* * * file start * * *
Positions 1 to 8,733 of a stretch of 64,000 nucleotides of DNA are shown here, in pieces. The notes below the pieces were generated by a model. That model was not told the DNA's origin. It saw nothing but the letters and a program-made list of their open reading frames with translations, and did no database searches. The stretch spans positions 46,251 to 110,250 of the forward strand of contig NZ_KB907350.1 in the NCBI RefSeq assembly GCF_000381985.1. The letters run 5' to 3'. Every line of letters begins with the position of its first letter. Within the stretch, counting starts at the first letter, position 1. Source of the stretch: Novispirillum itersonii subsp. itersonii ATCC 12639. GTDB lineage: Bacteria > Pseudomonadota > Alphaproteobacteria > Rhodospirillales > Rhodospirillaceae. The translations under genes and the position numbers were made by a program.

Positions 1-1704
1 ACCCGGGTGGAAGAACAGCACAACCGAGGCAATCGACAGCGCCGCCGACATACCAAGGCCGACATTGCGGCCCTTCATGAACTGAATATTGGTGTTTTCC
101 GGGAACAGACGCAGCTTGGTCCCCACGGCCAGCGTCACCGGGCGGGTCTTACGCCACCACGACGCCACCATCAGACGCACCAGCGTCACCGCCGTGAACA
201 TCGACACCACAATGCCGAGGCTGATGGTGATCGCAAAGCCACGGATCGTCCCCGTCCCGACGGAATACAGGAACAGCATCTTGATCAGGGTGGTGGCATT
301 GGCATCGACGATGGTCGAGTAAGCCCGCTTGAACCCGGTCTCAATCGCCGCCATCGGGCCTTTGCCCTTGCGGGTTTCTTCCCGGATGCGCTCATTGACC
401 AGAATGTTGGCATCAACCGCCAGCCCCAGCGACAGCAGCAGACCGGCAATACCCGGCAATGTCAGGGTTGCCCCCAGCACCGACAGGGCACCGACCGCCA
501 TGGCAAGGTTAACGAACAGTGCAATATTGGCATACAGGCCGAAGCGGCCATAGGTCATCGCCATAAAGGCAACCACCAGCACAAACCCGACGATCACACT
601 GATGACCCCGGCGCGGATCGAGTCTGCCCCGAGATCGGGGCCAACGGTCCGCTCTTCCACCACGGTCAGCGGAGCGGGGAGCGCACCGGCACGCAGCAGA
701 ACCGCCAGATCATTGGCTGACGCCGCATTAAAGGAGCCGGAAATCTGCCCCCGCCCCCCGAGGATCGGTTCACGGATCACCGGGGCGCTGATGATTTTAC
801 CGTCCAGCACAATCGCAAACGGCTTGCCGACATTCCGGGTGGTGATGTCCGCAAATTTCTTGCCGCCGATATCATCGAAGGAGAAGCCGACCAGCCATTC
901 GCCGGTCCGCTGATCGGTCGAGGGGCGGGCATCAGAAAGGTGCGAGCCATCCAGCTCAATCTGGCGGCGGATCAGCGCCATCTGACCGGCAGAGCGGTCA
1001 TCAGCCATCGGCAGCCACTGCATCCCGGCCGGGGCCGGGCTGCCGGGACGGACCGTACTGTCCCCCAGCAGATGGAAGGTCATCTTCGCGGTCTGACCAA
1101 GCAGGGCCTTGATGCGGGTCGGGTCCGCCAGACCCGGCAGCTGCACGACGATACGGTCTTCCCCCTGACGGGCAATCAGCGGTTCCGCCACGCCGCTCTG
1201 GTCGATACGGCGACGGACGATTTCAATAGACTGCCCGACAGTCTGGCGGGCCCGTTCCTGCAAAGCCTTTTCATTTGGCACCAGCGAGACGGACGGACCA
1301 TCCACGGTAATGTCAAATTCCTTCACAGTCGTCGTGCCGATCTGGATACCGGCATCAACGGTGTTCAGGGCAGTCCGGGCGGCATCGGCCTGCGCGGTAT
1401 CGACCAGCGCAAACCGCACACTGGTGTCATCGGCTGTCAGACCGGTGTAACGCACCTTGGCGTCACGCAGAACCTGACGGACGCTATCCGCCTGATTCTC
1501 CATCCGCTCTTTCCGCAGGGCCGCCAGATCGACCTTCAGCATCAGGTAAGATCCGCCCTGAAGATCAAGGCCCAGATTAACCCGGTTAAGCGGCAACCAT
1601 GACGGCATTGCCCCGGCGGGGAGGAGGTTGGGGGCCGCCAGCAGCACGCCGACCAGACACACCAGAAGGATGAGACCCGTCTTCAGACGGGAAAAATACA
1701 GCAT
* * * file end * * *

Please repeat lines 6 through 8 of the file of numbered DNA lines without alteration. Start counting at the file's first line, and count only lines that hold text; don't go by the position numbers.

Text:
301 GGCATCGACGATGGTCGAGTAAGCCCGCTTGAACCCGGTCTCAATCGCCGCCATCGGGCCTTTGCCCTTGCGGGTTTCTTCCCGGATGCGCTCATTGACC
401 AGAATGTTGGCATCAACCGCCAGCCCCAGCGACAGCAGCAGACCGGCAATACCCGGCAATGTCAGGGTTGCCCCCAGCACCGACAGGGCACCGACCGCCA
501 TGGCAAGGTTAACGAACAGTGCAATATTGGCATACAGGCCGAAGCGGCCATAGGTCATCGCCATAAAGGCAACCACCAGCACAAACCCGACGATCACACT